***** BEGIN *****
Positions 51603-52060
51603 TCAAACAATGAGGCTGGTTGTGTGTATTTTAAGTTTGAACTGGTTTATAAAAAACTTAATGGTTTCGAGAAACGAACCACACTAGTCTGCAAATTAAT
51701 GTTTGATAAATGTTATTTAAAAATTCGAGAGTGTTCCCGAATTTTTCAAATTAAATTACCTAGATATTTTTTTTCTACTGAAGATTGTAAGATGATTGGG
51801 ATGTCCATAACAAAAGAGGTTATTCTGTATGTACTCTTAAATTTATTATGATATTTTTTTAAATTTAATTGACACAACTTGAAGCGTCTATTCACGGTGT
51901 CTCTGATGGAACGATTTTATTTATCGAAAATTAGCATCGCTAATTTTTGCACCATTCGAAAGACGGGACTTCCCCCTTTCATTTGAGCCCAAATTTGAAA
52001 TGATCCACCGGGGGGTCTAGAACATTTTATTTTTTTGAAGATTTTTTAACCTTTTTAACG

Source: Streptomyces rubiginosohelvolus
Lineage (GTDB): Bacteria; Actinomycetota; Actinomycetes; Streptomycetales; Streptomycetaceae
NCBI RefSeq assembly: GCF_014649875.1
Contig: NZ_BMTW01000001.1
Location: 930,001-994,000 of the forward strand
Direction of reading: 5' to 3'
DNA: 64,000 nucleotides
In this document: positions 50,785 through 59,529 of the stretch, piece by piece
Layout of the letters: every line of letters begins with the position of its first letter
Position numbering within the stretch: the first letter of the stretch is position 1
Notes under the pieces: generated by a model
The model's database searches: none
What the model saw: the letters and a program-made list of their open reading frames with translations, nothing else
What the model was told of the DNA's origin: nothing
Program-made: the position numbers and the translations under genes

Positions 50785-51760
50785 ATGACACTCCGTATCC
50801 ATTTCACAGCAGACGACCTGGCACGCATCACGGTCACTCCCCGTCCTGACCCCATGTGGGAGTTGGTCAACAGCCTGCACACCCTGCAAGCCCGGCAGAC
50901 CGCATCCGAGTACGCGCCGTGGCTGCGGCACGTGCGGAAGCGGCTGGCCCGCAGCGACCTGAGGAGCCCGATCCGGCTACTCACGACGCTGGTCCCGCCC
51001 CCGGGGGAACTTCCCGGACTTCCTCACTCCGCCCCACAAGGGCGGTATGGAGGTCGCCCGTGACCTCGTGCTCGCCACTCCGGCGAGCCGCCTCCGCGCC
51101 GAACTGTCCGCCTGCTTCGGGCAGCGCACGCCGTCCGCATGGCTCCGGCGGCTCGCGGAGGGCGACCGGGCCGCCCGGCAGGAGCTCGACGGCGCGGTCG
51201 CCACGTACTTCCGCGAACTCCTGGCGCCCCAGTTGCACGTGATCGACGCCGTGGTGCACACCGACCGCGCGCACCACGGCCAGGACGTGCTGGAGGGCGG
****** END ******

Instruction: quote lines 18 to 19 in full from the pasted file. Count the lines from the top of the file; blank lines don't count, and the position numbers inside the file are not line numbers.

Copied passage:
The model's database searches: none
What the model saw: the letters and a program-made list of their open reading frames with translations, nothing else